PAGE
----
By: Alida Miranda-Wolff
Disclaimer: None of the resources listed here guarantee actual outcomes, but only predict the likelihood of acceptance.
October LSAT scores have been released, early decision deadlines are fast approaching, and application fee waivers are waiting to be claimed. There are hundreds of law schools to choose from, and deciding where to apply can be almost as difficult as actually applying. The key word there is almost. As obvious as it sounds, applying to law school is not easy, so instead of submitting fifteen, twenty, or even thirty law school applications, take the time to really look at yourself and your numbers. By assessing which schools will likely accept you and which schools will not, you can save time, energy, and money, and hopefully, avoid disappointment.
The best place to start when looking at your own law school profile is the LSAC Board. Official Guide allows you to enter your LSAT score and Undergraduate GPA to view your likelihood of admission in percentages. For example, if you score a 167 on the LSAT and have a 3.87 GPA, you have between a 41% and 52% chance of acceptance at UCLA Law School.
Official Guide also allows you to narrow your search by region. If you only want to see your admissions chances in the state of California, simply click on the state icon on the Official Guide map, and your results will appear in a matter of seconds.
Of course, as much as your LSAT score and Undergraduate GPA matter, law schools also look at other factors. Law School Predictor takes into account other parts of your application like underrepresented minority status (URM), state residency, and whether you are applying binding early decision. Instead of laying out the likelihood of acceptance in percentages, Law School Predictor uses verbal labels. If you receive a 170 on the LSAT, have a 3.40 GPA, are an underrepresented minority, and are not applying binding early decision, you have a strong chance of admission at Northwestern Law School but a weak chance at the University of Chicago Law School.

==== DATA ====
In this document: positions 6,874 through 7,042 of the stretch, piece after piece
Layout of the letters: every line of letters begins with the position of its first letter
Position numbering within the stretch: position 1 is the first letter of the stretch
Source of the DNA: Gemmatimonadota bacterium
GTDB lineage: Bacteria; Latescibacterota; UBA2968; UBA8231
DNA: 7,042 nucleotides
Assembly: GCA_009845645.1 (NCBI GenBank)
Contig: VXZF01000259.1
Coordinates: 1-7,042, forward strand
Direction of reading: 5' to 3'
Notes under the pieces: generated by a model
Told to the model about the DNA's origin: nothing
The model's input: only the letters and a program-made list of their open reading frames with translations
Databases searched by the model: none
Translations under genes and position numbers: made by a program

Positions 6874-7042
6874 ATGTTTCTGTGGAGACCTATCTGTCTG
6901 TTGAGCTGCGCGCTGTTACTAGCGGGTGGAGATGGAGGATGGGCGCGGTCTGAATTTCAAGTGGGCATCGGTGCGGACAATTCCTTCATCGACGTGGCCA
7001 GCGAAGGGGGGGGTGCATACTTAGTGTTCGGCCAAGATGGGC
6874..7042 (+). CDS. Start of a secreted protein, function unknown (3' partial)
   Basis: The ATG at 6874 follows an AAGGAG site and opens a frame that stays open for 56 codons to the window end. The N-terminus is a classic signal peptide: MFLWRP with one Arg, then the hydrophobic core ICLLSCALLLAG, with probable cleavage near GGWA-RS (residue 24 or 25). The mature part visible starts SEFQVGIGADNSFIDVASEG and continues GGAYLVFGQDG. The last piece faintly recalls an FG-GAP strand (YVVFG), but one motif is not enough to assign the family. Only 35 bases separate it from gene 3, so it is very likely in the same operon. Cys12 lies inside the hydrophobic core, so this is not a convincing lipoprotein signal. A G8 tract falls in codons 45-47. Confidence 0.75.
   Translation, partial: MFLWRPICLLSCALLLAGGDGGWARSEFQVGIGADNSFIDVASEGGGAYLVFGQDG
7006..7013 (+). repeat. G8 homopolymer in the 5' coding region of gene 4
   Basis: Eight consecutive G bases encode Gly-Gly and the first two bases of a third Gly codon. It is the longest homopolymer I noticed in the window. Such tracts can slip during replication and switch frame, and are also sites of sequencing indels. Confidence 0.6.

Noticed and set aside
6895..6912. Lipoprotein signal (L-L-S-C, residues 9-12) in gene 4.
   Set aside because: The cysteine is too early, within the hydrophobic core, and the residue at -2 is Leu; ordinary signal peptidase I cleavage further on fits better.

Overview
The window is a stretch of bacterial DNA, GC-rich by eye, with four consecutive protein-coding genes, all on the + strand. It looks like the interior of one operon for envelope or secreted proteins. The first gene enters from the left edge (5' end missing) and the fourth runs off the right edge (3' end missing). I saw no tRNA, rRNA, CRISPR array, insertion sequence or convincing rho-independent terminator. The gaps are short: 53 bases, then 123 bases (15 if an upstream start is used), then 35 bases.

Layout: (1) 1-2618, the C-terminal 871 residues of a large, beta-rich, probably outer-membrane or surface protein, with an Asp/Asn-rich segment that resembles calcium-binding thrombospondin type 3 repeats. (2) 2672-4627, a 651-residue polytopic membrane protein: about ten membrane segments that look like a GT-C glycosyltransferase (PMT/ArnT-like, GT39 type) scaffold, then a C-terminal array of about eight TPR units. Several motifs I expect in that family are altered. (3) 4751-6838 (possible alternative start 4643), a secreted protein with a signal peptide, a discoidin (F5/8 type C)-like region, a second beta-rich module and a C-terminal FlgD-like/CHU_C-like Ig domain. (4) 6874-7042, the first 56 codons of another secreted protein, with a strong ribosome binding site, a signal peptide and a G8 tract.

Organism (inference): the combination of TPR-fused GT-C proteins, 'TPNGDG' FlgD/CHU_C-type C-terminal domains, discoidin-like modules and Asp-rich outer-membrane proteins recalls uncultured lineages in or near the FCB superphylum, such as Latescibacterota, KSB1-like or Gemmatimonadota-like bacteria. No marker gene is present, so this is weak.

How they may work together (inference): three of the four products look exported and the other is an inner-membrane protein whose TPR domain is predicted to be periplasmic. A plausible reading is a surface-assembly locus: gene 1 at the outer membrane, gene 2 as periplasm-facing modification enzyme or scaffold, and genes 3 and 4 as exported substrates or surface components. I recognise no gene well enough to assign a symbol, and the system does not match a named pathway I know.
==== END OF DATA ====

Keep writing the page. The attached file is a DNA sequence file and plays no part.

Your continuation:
Still, Law School Predictor, like Official Guide, is a calculator, and does not give real life examples of those accepted and rejected into law school. Law School Numbers, a social networking site for prospective law students, does just that. You can browse users, narrowing your search to select those with profiles most similar to yours, and see where they are applying or have applied, where they were accepted, rejected, or wait-listed, if they have received financial aid, and if so, how much.
You can also search by school, which is especially useful if you are undecided on whether to apply to a particular law school because you are not sure if you match its standard student profile. For the 2011/2012 cycle, dozens of Law School Numbers users were admitted to Georgetown Law. Their collective profiles are shown in columns, giving a user-friendly sense of what types of students Georgetown Law looked for last year.
Ultimately, the choice is yours where you decide to apply, and you should not avoid applying to your ideal law school just because Official Guide says you only have a 2%-12% chance of admission there. Every applicant is unique, and even though law schools set standards for their incoming classes, they do not adhere to those standards uniformly during the review process. Assessing your profile is key to limiting the number of applications you submit and managing your own expectations, but does not mandate that you dismiss your goals altogether. Remember, there’s nothing wrong with applying to “reach” schools, so long as you apply to “safety” schools too.
Alida Miranda-Wolff is a third-year in the College majoring in Law, Letters, and Society and English.